Monday, October 03, 2016

Anointing a Bramble

The worst leaders are people desperate to lead.

I think we’re all seeing that on TV right about now. The conventional wisdom is that America is reduced to scrounging for its least-worst presidential option, and the pickings are world-record slim.

This is not a new problem. In democratic countries, politicians are stereotypically less credible than used car salesmen, TV evangelists and the mainstream media.

People who want to run the show are often the worst people to actually do it.

The Best and Brightest

Makes me think it might be more prudent to draft our leaders against their wishes rather than allowing them to volunteer. The best and brightest have a tendency to be doing something more constructive than self-promotion in the year and a half before any given election. Not only that, most people who characteristically produce value in this world prefer to continue producing so long as any choice is given them, as this parable told by Jotham son of Gideon to the leaders of Shechem reminds us:
“The trees once went out to anoint a king over them, and they said to the olive tree, ‘Reign over us.’ But the olive tree said to them, ‘Shall I leave my abundance, by which gods and men are honored, and go hold sway over the trees?’

And the trees said to the fig tree, ‘You come and reign over us.’ But the fig tree said to them, ‘Shall I leave my sweetness and my good fruit and go hold sway over the trees?’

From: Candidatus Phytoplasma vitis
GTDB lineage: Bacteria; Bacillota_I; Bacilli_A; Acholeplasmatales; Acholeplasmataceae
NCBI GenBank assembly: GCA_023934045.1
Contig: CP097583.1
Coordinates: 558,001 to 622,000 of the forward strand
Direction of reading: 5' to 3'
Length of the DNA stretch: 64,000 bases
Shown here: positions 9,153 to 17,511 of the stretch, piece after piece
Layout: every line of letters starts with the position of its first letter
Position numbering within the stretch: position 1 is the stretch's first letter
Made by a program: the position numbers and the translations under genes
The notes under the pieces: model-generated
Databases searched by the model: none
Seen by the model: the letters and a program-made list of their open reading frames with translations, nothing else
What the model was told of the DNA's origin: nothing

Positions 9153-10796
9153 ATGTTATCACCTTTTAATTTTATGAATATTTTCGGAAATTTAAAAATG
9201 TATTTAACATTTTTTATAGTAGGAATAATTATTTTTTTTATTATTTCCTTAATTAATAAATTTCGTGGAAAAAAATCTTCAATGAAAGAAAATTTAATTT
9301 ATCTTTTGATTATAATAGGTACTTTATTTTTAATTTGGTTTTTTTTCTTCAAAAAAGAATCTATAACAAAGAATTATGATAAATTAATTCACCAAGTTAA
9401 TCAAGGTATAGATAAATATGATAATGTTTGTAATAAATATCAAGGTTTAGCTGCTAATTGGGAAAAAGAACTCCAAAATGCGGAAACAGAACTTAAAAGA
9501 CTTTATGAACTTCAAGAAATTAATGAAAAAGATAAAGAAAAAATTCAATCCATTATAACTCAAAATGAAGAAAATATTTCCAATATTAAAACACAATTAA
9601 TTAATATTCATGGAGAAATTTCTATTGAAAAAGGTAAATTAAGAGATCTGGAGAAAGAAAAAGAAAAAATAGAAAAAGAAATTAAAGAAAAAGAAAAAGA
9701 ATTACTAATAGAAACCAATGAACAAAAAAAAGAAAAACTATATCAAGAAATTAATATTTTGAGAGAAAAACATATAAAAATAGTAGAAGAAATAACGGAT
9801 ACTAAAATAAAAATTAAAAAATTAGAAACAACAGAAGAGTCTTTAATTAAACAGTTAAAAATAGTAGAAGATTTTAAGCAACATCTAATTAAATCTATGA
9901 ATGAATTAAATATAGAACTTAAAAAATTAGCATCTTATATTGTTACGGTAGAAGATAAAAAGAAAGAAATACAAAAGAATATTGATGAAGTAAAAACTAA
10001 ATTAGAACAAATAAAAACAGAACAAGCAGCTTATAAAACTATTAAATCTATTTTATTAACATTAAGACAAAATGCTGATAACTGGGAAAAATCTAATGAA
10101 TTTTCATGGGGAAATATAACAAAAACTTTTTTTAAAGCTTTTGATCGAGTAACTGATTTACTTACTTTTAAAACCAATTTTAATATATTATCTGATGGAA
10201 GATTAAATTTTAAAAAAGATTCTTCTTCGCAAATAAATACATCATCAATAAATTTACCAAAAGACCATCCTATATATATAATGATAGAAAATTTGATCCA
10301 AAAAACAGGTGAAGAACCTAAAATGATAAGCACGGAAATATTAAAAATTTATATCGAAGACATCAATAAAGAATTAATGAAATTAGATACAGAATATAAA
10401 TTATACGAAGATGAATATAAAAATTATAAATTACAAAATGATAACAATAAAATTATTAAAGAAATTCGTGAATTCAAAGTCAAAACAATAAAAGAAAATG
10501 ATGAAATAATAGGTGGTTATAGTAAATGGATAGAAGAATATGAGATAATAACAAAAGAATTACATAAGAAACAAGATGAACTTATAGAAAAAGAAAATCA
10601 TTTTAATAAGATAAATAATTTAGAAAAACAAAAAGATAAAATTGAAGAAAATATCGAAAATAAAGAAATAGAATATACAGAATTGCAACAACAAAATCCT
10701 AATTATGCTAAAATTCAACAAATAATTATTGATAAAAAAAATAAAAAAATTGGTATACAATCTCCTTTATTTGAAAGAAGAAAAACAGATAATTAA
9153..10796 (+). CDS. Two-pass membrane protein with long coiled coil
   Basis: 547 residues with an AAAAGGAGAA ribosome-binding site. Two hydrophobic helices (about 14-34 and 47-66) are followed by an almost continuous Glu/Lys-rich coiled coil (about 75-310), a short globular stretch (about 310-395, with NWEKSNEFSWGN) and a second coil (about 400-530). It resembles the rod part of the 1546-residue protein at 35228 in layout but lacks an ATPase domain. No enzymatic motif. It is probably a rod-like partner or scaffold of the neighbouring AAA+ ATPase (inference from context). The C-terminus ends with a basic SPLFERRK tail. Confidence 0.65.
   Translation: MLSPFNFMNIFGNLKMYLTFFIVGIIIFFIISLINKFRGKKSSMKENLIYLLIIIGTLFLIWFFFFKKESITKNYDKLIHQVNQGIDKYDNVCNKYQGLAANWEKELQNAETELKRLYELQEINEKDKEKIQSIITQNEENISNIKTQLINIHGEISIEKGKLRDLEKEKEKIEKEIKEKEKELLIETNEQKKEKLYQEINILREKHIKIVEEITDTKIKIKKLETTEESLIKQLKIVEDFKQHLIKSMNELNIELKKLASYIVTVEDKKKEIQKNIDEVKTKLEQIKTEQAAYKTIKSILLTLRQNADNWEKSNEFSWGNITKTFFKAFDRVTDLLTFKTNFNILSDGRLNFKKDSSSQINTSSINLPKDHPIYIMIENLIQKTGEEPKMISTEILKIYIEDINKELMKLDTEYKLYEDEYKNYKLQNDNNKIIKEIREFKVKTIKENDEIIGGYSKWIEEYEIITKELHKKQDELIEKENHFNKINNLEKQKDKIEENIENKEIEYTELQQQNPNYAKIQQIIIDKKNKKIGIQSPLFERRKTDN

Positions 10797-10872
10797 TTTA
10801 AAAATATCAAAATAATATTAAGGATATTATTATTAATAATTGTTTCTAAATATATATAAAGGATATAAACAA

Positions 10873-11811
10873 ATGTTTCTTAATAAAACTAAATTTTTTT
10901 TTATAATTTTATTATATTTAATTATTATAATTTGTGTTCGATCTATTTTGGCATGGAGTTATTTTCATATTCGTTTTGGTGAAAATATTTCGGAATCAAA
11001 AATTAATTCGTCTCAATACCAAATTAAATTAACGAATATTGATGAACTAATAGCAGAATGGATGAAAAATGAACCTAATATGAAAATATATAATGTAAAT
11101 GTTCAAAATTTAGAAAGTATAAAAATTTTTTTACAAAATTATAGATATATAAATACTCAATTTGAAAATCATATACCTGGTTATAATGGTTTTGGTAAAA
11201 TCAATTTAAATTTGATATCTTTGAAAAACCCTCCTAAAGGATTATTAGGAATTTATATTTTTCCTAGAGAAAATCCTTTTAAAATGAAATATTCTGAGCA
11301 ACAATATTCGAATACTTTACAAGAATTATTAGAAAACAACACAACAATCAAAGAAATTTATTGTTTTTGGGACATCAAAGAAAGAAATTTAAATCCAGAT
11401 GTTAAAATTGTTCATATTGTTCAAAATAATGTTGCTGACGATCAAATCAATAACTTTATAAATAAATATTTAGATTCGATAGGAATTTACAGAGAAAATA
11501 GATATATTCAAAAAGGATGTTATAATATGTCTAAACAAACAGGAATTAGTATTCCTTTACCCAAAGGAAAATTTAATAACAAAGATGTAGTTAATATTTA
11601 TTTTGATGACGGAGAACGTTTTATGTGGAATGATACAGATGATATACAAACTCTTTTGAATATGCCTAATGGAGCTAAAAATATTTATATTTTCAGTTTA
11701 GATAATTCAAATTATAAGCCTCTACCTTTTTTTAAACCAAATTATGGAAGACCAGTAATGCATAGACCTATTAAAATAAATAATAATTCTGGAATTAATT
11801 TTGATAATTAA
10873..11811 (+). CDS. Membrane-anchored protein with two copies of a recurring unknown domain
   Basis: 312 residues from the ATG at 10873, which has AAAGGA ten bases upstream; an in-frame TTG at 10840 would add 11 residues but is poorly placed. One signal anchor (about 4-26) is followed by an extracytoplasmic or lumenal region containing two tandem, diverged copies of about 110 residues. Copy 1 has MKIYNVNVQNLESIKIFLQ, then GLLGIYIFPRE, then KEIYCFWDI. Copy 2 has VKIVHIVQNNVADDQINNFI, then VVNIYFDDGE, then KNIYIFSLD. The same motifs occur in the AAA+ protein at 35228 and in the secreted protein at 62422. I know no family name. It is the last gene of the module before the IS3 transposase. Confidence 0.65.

And the trees said to the vine, ‘You come and reign over us.’ But the vine said to them, ‘Shall I leave my wine that cheers God and men and go hold sway over the trees?’

Then all the trees said to the bramble, ‘You come and reign over us.’ And the bramble said to the trees, ‘If in good faith you are anointing me king over you, then come and take refuge in my shade, but if not, let fire come out of the bramble and devour the cedars of Lebanon.’ ”
Well, perhaps “told” is the wrong word.

A Little Backstory

Actually, I suspect Jotham may have shouted his parable, because he was standing on the top of nearby Mount Gerizim in what is now the West Bank — the place where twelve curses had been pronounced by the Levites when Israel first entered Canaan — and he was addressing people in the valley below him. The setting was singularly appropriate; he too had a curse to pronounce.

For Jotham, standing atop Gerizim was the safest place to be. After all, the leaders of Shechem had just helped Jotham’s half-brother Abimelech murder seventy of Jotham’s siblings one after another. Once he had finished his parable and explained it, Jotham pronounced his own curse on Abimelech and Shechem and promptly ran away.

The parable is an insult in that the trees symbolize the leaders of Shechem and the bramble symbolizes Abimelech, who turned out to be pretty worthless leader and ended up literally burning those he had led, just as Jotham’s curse foretold.

Come and Take Refuge in My Shade